Thursday, October 26, 2017

Humility (Jack Deere on...)

(Sculpture in the courtyard of The Israel Museum, Jerusalem)


Jack Deere has written about "humility" in his excellent, clearly-written little book The Beginner's Guide to the Gift of Prophecy.  Here are some highlights.

God values humility. "This is the one I esteem: he who is humble and contrite in spirit, and trembles at my word." (Isaiah 66:2)

1 Peter 5:5-6 says: "All of you, clothe yourselves with humility toward one another, because, "God opposes the proud but gives grace to the humble." Humble yourselves, therefore, under God's mighty hand, that he may lift you up in due time."

The humble hear and understand the voice of God. God deals with the proud from a distance, but with the humble "it's up close and personal." (72)

Deere writes (astonishingly!):  "I've never heard a sermon or a theological lecture on humility. I've heard lots of sermons on faithfulness, service, purity, giving, judgment, grace, mercy, obedience, prayer, meditation and spiritual gifts, but I can't remember ever hearing humility talked about." (72)

"Humility is the virtue to which our flesh is most opposed, because it is the soil from which so many other virtues grow." (72)

"Humble people are small in their own eyes." (72) See what the prophet Samuel said to Saul in 1 Sam. 15:17

"Humility is not the denial of our attributes; it is believing in our hearts that our best qualities are not good enough to cause us to deserve God's attention, or even to gain us the lowest position of service to Him." (73)

"Humble people know it is not their physical strength, nor their intelligence, nor their luck, but the Lord who determines the outcome (see Prov. 21:31; 16:9, 23)." (73)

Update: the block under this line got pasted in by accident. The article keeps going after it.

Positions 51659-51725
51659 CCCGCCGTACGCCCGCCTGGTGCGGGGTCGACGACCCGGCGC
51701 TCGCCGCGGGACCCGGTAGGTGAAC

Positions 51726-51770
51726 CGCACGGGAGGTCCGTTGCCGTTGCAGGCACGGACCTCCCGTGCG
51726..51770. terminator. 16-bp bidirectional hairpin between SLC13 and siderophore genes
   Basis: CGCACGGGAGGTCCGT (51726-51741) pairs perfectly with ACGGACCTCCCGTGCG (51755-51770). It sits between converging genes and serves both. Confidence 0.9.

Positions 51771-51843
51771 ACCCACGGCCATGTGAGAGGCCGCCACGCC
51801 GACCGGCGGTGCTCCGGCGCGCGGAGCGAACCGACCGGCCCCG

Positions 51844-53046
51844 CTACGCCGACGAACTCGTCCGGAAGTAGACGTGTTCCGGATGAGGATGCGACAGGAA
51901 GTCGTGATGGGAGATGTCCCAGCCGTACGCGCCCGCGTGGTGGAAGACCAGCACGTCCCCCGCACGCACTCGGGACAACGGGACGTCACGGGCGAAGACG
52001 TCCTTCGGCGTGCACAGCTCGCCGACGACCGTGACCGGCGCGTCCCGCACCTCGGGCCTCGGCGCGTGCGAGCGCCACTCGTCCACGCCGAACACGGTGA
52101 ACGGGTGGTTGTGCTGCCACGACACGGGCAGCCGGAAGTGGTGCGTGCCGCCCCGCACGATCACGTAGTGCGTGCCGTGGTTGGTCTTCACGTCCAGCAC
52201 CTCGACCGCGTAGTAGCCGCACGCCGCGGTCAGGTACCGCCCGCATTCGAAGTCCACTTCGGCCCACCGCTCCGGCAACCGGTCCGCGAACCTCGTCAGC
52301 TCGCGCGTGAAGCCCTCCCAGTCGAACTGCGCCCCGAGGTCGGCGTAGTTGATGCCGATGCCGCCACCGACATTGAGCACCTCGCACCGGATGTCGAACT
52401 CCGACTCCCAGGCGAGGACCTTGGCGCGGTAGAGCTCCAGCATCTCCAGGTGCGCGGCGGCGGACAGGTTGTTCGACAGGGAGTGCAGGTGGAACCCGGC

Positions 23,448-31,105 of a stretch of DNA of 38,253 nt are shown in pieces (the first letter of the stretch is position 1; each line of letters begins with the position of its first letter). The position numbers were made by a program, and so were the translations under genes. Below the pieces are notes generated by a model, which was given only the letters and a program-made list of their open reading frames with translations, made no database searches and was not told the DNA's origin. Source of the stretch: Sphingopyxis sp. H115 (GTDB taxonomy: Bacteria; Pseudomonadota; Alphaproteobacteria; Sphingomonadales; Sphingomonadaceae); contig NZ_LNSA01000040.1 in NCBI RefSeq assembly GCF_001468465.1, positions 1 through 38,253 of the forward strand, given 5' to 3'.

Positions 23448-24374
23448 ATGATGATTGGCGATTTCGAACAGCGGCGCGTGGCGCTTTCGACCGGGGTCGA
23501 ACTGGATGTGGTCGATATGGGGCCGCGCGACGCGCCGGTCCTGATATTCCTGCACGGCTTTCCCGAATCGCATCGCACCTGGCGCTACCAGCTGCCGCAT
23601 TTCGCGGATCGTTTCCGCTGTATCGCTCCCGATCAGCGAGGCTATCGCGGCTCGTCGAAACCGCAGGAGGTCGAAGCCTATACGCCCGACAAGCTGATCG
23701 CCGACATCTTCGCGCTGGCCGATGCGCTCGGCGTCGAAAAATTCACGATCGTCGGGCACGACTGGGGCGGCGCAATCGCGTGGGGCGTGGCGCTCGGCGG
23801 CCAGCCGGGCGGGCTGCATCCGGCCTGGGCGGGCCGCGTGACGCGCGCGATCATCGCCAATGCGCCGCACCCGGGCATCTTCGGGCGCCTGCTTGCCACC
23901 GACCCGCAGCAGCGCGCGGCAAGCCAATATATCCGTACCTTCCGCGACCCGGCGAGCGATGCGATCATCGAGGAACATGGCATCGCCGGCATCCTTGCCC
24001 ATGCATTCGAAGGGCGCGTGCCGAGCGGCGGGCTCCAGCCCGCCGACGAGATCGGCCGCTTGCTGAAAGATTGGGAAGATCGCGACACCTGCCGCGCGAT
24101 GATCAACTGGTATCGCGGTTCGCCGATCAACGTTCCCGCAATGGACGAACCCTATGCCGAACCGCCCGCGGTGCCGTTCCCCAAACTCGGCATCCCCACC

"Humble people put their confidence in the mercy of God rather than in their abilities or character (see Rom. 9:15-16)." (73)

"Humble people put their confidence in the Holy Spirit's ability to speak, not in their ability to hear. Humble people put their confidence in Jesus' ability to lead, not in their ability to follow." (74)

"Humble people are willing to associate with and serve people of lower position, just as Jesus and our Father do." (74

"Humble people have learned to embrace their weaknesses." (74)

We can't get humility by reading about it.

"No one becomes humble without pain doing its work. Often that pain takes the form of desert experiences. Humility is almost always acquired in the desert." (75)

"The desert is necessary because no human being has the character to bear perpetual success." (75)

Acquire humility by hanging around humble people.

"Humility is produced by pain, being with Jesus, being with humble people and is a life-long process (see Phil. 3:12-14)." (78)

Francis Frangipane, in The Three Battlegrounds, called pride "the armor of darkness." C.S. Lewis, in Mere Christianity, called pride "the complete anti-God state of mind." So, if our hearts are proud, we won't hear from God, which will make it unlikely that we will truly prophesy (in the sense of 1 Cor. 14:1-4).

How important is humility, when it comes to the desire to prophesy? Mike Bickle, in Growing In the Prophetic, says: "This is not a good time for a "know-it-all," but rather it's the proper time for the virtue of humility expressed in a teachable spirit as we go to greater depths in the prophetic." (x)

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My recent book is Praying: Reflections on 40 Years of Solitary Conversations with God.


I submitted my manuscript for Leading the Presence-Driven Church to my publisher last week.